24/01/2014 - 06:00

Getting privatisation right

24/01/2014 - 06:00


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Experience in the UK has delivered some good lessons on how to go about privatising government businesses.

Getting privatisation right
Premier Colin Barnett has appointed a high-powered taskforce to assess options for the privatisation of government assets.

MUCH of the debate around privatisation of government services presents a very simplistic dichotomy.

Critics of privatisation characterise it as a choice between a socially responsible government enterprise and a rapacious private operator.

UK company Serco, which has made a name for itself by taking over inherently controversial services such as prisoner transport and migration centre management, is caught in the middle of this debate.

However there is another UK business that presents a different model of privatisation.

NATS Holdings, formerly the Na tional Air Traffic Services, is an agency that runs air traffic control at UK airports.

Air Services Australia is the equivalent body in this country.

Britain’s former Blair government sold 51 per cent of NATS, at a time when it was racking up big losses and renowned for its poor efficiency.

A consortium of airlines holds the balance (46 per cent) with employees (5 per cent) in a mix that, against the odds, has delivered results.

The man who was appointed chief executive in 2004, Paul Barron, is on a speaking tour sharing some of the lessons he learned.

Many of those lessons extend beyond privatised agencies to any commercial enterprise, irrespective of ownership.

At the time of his appointment, NATS was running losses of around £80 million a year, regularly suffered IT outages and was facing a senior debt default to the tune of £730 million.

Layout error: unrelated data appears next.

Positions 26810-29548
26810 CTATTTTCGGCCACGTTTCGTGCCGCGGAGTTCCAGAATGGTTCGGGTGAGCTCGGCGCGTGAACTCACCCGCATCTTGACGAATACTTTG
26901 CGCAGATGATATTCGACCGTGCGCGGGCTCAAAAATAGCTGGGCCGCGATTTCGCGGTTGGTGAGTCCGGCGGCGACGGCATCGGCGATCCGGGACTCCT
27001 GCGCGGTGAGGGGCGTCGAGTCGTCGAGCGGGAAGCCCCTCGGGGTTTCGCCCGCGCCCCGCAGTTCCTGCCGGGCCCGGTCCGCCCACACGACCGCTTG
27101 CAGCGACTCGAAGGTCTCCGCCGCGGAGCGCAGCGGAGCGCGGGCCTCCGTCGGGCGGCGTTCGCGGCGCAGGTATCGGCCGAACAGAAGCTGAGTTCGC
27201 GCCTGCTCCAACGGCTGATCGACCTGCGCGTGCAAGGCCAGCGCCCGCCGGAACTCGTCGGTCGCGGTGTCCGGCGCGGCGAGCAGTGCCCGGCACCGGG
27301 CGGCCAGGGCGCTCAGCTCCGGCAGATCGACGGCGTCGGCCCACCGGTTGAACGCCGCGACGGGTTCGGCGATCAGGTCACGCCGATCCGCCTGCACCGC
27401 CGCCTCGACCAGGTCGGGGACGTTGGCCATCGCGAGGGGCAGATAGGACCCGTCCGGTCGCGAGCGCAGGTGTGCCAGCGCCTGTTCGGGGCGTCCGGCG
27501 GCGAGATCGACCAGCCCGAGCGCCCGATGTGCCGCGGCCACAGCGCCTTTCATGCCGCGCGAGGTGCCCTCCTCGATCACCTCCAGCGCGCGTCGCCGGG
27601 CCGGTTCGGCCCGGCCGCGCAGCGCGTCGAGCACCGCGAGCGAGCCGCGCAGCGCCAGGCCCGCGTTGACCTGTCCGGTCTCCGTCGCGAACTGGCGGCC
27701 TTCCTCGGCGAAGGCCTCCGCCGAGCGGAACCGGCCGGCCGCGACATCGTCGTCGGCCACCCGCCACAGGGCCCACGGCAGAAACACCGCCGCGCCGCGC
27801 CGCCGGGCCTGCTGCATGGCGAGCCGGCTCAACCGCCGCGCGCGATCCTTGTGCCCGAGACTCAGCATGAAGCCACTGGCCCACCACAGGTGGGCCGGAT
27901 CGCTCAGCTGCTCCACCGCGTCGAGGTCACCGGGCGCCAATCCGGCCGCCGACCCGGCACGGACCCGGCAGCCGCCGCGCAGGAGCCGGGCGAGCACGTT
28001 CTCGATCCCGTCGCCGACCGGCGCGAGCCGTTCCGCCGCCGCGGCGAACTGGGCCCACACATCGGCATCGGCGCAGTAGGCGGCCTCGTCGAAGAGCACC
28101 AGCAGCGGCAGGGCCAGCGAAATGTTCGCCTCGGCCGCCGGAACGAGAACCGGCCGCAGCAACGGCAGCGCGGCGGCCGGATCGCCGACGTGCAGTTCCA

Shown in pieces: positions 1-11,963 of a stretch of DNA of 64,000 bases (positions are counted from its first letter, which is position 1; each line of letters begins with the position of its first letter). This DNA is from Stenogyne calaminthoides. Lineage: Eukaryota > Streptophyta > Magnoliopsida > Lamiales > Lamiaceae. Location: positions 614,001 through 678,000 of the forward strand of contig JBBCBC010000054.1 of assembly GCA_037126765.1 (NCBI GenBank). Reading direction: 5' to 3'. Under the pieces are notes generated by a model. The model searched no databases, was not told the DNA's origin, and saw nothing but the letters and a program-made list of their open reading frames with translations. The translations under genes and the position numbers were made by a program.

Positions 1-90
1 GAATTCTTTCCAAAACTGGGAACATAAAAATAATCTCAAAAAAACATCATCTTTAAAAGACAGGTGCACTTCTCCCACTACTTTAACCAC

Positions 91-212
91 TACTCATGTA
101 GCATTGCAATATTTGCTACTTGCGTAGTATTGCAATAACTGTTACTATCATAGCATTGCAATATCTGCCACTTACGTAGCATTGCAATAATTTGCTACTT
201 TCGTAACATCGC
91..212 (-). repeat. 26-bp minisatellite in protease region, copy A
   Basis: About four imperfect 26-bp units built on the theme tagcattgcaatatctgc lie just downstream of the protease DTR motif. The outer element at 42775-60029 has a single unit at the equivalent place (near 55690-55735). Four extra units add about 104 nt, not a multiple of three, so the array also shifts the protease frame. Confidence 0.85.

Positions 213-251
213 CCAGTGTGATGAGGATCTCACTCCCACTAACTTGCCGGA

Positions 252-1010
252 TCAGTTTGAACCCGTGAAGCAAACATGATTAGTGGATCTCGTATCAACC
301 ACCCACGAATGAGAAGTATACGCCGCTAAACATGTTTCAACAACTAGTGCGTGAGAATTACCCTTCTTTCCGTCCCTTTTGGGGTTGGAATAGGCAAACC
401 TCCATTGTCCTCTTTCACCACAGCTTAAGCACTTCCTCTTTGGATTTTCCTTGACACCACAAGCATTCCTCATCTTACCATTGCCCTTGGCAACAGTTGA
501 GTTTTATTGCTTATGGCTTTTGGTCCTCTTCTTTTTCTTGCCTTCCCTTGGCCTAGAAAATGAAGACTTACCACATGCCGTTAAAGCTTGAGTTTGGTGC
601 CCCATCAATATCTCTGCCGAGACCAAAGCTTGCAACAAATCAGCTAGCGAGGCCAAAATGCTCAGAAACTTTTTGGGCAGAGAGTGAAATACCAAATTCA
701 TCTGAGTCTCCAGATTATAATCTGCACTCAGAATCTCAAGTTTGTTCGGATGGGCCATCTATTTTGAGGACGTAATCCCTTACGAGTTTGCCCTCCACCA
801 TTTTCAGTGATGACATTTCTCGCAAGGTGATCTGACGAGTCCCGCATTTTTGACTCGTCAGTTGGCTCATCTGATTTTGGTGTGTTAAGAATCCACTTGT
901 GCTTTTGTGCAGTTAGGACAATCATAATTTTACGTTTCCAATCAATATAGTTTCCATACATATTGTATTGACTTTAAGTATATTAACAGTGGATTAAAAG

To turn the operation around, Mr Barron spent the first 12 weeks of his appointment travelling to operating centres to meet with staff and unions, to understand the issues at hand and to engage in a conversation between management and employees.

The second initiative was the engagement of a change management consultancy to provide senior management with the tools and training to bring about his vision.

NATS proceeded to become a much more efficient business and has consistently delivered profits to its owners.

It hasn’t entirely avoided the problems of the past, with air traffic in the UK grounded by an IT fault in December last year.

Mr Barron has identified four crucial elements that need to be in place and working effectively in a successful enterprise.

First, and arguably most important, is having a board of directors that understands what it will take to make the transformation.

That almost invariably means not being answerable to a government minister who puts politics ahead of business strategy.

The board must provide strong governance and let the chief executive get on with the job.

The appointed CEO needs to be a leader, someone who engages, fosters trust, and delivers.

A third factor is putting in place senior managers who know how to deliver and know the meaning of high performance.

The fourth factor is communications.

Mr Barron said the team of communicators at NATS was one of the biggest groups for the organisation for both internal and external media.

However he emphasised that communication involved a lot more than sending out a press release.

Ongoing discussions with groups such as the union, regulators, shareholders, customers and other industry stakeholders were all part of that communication function.

 “With a clear vision, leadership, a methodology to get there, people in place to make it happen and good communications, everyone in the company can participate in the transformation of a poorly operating enterprise to a successful business,” Mr Barron said.


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